She began thinking about becoming a doctor by the time she was 7 years old, visiting her often-hospitalized mother and being intrigued by all the medical activity going on around her. Later, when both her mother and aunt developed breast cancer, “it confirmed my desire to be a physician,” and pointed her toward oncology, both to help patients and to research better ways to benefit communities: the elderly, the underserved, the medically illiterate. She’s the first doctor in the family.
Her resume is formidable, jam-packed with awards and a plethora of oncology and public health programs from Harvard, Johns Hopkins and Case Western Reserve University (“She’s brilliant,” added Robison).
Expertise Meets Compassion
But it is the way she combines her broad knowledge with equally deep compassion that most impresses her patients.
“This is the most amazing doctor I have ever had,” gushed one such patient on a popular doctor ratings site. “She sat and talked with me and my sister for over an hour. She ran tests that no one else had ... dug deeper than any doctor had, and she got to the bottom of it. I love this doctor and there is no doubt in my mind she saved my life.”
Happily, Phillips says that kind of outcome is happening more often, even with lung cancer patients.
“This is a burgeoning field with enormous opportunity for intervention,” she said. “There are so many new treatments now — immunotherapies, monoclonal antibodies and more. It’s an exciting time. I’ve had patients, even late-stage ones, who are thriving years later.”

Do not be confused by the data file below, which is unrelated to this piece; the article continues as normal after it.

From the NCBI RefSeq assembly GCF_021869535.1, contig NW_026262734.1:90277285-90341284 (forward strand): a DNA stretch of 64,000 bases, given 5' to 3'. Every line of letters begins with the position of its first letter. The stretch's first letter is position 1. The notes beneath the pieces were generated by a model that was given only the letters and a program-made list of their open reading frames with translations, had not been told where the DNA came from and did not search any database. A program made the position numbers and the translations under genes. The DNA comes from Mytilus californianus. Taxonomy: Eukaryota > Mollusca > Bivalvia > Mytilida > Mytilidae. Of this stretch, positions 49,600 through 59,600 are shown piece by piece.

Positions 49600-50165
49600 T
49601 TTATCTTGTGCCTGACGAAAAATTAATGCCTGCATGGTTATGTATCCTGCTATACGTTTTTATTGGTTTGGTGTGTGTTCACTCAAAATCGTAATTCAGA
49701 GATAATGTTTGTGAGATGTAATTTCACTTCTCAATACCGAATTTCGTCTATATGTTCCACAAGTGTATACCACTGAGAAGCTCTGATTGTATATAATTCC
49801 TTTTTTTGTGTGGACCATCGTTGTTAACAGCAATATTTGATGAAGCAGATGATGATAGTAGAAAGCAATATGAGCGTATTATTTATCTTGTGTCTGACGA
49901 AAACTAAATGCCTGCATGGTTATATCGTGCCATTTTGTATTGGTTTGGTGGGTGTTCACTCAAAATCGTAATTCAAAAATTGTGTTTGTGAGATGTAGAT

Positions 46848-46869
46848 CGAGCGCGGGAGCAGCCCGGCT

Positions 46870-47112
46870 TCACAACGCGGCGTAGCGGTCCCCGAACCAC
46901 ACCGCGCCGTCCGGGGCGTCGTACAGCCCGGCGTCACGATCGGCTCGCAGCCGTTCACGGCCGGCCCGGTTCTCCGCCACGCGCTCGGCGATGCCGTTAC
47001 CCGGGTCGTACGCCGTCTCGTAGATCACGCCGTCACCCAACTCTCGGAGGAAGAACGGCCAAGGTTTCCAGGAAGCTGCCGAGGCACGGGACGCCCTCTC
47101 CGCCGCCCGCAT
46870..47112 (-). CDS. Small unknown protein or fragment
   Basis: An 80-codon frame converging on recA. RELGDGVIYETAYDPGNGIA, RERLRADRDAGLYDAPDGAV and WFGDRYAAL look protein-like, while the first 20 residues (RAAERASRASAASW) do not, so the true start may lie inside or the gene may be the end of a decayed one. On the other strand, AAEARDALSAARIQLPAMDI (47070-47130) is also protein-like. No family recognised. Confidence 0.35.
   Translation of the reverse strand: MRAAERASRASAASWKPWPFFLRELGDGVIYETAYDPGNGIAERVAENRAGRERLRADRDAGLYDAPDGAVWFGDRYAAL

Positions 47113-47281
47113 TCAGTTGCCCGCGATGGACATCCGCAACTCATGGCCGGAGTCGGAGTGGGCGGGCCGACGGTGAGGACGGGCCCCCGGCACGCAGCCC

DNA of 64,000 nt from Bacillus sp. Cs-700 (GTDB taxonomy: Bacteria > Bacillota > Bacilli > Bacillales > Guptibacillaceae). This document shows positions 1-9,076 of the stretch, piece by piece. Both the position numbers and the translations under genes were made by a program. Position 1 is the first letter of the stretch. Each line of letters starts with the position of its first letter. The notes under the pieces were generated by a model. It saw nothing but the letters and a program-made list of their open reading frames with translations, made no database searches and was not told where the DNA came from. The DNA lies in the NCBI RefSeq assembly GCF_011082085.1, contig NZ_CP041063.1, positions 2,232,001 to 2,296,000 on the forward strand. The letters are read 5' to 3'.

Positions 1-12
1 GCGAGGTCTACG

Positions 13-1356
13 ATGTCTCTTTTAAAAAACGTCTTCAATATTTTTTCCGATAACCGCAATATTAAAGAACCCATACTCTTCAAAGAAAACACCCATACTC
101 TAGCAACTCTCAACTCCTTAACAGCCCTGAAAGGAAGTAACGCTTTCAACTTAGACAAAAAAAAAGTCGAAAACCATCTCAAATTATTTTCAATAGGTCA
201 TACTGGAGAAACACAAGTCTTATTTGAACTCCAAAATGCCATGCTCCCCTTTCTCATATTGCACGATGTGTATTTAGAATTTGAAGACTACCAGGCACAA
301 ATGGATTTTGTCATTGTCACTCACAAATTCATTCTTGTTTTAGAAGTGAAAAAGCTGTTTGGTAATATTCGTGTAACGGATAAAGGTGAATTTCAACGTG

But when a life can’t be saved, and difficult discussions must take place?
“This is the most important part for me,” she solemnly explains. “I’m drawn to it, and I give it my all. It’s an honor to be with a patient at that particular time.”
Her compassion comes from a personal place. Years ago, Phillips lost her husband to multiple sclerosis. She remarried, but recently watched her new spouse succumb to COVID-19. He was 36.
She connects with patients by sharing her own story. She truly feels she was blessed with this unique ability, and her colleagues agree. Many send patients to Phillips to help them navigate end-of-life issues. Here again, Phillips makes no assumptions based on age. Rather than impose anything, Phillips always asks, “Let me hear your thoughts about it.”
As a physician and researcher, Phillips feels perfectly situated at City of Hope. She contributes her expertise to the Center for Cancer and Aging, and she plays a key role in the growth of the Antelope Valley facility, which is developing into a research hub. More than a dozen clinical trials across disciplines are underway or soon to begin there. Phillips is part of a team led by William Dale, M.D., Ph.D., the Arthur M. Coppola Family Chair in Supportive Care Medicine, at City of Hope’s Center for Cancer and Aging and will help direct a multicentered $4.5 million grant focused on two community-based projects highlighting the importance of geriatric assessments and striving to achieve better outcomes with fewer toxicities for senior patients.
“City of Hope is so blessed to have her,” concludes Robison. “She’s the water in the desert here.”